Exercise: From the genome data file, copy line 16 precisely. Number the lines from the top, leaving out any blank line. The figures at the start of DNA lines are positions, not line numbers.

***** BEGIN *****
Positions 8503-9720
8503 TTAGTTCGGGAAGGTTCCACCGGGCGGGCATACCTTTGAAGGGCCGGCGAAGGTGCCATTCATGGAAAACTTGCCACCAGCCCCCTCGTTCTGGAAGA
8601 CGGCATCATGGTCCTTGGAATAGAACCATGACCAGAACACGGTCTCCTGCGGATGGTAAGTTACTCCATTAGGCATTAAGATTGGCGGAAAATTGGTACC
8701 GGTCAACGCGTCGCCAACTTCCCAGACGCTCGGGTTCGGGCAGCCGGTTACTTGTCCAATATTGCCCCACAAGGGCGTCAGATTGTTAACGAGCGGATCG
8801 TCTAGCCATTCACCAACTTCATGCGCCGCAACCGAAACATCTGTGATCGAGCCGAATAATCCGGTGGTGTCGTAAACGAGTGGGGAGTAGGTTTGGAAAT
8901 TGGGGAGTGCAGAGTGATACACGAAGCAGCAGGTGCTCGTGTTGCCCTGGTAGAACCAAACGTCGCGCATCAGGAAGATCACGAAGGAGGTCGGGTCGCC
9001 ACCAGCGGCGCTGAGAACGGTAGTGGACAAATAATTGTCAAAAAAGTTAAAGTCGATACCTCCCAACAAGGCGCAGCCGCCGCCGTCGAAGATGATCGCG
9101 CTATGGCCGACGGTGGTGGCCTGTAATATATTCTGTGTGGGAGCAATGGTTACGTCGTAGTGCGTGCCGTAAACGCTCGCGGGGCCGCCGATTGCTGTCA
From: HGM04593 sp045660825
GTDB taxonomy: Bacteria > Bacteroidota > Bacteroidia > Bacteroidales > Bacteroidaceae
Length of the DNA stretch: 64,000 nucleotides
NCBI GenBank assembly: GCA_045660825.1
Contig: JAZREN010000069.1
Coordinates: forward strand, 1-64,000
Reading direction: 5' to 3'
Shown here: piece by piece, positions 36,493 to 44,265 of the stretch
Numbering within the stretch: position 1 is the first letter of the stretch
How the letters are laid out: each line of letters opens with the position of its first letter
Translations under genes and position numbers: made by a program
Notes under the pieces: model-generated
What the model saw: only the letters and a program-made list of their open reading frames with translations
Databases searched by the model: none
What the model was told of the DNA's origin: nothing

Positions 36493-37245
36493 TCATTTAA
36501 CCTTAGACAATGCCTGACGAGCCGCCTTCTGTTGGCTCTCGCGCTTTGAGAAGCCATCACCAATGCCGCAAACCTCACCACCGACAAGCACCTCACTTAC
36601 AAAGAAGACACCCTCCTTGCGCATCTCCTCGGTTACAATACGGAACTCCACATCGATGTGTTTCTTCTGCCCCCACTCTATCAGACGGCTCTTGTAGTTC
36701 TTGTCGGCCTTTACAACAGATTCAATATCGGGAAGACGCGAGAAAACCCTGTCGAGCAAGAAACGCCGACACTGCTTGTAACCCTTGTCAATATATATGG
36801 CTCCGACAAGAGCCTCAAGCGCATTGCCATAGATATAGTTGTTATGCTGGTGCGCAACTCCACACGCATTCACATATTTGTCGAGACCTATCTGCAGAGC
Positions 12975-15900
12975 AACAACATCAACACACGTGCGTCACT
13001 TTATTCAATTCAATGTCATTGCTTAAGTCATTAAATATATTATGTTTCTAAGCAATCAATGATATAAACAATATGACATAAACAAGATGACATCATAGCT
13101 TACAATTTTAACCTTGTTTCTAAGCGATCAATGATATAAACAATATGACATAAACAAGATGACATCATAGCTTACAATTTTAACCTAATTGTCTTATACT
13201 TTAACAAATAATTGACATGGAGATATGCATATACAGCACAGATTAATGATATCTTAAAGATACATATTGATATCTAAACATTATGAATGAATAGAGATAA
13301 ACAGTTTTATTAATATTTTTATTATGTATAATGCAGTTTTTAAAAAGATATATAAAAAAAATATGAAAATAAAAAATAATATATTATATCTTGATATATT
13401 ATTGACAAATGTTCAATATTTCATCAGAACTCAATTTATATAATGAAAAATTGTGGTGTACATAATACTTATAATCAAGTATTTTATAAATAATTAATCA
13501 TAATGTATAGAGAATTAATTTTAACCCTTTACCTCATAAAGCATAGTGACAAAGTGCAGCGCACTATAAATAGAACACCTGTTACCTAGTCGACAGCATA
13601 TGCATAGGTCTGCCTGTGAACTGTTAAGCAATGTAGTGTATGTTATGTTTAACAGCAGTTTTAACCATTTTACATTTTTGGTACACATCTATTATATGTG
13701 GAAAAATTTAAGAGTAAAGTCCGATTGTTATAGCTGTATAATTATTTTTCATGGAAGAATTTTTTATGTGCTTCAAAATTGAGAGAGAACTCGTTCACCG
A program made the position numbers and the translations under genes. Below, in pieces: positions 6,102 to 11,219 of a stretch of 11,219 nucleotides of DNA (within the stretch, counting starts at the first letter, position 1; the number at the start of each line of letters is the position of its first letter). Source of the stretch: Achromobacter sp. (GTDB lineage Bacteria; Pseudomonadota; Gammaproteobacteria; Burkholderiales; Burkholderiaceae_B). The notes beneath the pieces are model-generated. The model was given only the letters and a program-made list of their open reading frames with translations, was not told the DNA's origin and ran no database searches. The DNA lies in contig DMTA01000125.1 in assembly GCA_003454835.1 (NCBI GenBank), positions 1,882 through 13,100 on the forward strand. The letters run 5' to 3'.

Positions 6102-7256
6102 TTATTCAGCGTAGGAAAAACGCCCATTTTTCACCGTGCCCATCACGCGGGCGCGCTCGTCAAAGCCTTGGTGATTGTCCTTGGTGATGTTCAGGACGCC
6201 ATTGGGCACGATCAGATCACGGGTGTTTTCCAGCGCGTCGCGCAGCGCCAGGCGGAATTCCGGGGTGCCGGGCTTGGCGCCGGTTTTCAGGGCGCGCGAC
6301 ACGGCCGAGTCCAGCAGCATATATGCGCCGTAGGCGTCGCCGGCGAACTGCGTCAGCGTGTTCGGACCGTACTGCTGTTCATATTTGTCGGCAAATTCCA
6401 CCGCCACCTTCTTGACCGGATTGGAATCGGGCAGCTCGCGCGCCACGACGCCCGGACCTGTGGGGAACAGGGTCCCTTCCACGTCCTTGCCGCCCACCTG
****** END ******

Shown here: piece by piece, positions 36,493 to 44,265 of the stretch